what I read in July 2019

The 22 Day Revolution by Marco Borges (A decent introduction to plant-based eating, although his tone can be off-putting.)
The Cat-nappers – aka Aunts Aren’t Gentlemen by P. G. Wodehouse (I laughed. A lot.)
City of Girls by Elizabeth Gilbert (Audiobook. Too long, but the narration by Blair Brown was excellent.)
Food 52: Genius Desserts by Kristen Miglore (Many excellent-sounding desserts.)
Getting Things Done by David Allen (And I thought I was serious about lists. Some interesting organisational ideas to consider, but his vocab veered into management-speak at times.)
Girl Squads by Sam Maggs (Some of the language was trying a bit too hard to be hip for younger readers, but really great info on groups of women who have been outstanding in their respective fields throughout the centuries.)
Happier Now by Nataly Kogan (Audiobook. It was okay.)
The Hitch-Hiker’s Guide to the Galaxy by Douglas Adams (Audiobook, read by Stephen Fry. I didn’t expect to enjoy it, but I did. Mostly.)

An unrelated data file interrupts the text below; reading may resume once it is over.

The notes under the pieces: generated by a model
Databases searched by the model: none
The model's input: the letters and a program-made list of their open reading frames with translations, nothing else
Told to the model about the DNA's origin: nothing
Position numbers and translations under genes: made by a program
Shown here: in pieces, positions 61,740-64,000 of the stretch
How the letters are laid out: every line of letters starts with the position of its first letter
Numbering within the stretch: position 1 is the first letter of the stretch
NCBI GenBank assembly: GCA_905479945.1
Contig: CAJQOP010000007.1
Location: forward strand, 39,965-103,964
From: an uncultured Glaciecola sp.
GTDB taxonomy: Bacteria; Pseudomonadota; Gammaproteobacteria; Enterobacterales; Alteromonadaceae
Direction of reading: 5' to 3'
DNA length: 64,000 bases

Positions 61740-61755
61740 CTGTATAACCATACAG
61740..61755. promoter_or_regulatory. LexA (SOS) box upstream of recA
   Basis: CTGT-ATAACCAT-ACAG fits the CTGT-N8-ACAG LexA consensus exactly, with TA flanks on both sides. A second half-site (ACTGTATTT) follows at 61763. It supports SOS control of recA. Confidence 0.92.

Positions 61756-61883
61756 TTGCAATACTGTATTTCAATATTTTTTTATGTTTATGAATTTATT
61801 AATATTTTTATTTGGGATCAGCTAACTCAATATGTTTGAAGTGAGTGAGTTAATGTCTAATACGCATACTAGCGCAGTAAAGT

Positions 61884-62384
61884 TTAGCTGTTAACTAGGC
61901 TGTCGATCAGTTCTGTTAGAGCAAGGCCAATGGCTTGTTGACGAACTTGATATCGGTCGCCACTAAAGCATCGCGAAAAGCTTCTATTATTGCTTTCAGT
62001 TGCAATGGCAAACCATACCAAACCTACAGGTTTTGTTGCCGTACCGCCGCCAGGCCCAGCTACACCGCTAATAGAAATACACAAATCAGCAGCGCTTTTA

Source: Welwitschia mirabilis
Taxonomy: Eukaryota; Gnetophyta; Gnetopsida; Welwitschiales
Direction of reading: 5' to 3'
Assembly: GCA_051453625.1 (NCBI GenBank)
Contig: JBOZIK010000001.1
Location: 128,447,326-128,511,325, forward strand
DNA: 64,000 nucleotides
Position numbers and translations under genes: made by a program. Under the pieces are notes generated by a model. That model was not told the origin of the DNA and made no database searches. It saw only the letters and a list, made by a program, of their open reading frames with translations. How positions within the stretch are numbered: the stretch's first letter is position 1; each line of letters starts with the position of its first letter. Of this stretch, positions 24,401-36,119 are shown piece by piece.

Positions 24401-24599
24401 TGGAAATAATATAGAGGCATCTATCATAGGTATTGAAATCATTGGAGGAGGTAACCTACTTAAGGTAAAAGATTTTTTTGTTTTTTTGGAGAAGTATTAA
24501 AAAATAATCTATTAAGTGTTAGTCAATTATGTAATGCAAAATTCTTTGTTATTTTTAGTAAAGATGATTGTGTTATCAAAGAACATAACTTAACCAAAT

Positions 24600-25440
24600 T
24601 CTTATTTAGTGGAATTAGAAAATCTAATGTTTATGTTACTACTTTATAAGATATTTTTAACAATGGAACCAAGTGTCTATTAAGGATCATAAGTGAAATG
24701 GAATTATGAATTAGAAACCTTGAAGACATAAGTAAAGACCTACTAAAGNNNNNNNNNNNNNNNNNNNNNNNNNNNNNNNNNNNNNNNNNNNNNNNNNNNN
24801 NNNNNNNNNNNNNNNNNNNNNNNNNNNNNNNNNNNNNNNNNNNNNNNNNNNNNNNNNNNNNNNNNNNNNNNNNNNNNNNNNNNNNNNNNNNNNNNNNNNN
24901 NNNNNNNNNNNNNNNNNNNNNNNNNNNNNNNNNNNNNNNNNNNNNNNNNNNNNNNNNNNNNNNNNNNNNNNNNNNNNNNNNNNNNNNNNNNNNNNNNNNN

The Homemade Vegan Pantry by Miyoko Schinner (Think I’ll ask for this one for Christmas.)
The Inner City Mother Goose by Eve Merriam (Delightful and depressing at the same time.)
More Than Enough by Elaine Welteroth (Audiobook. I’m not the target demographic for this, but her personal story of life and work success should be inspirational for younger women.)
Most of What Follows Is True by Michael Crummey (A meditation on the role of truth in fiction. Enjoyably thought-provoking.)
My Man Jeeves by P.G. Wodehouse (A bit of a hodge-podge of stories, but it’s Wodehouse, so who cares.)
Nora Murphy’s Country House Style by Nora Murphy (Lovely photographs, but physically too big. Unwieldy to handle.)
Remodelista: The Organized Home by Julie Carlson (Mostly a book of things to buy.)
Scandinavian Style at Home by Thames & Hudson (Too much boring text and not enough pretty pictures.)
Seamless Knit Sweaters in 2 Weeks by Marie Greene (I’ve long been a proponent of seamless knitting so this was nice.)
Smarter Faster Better by Charles Duhigg (Audiobook. Highly recommended.)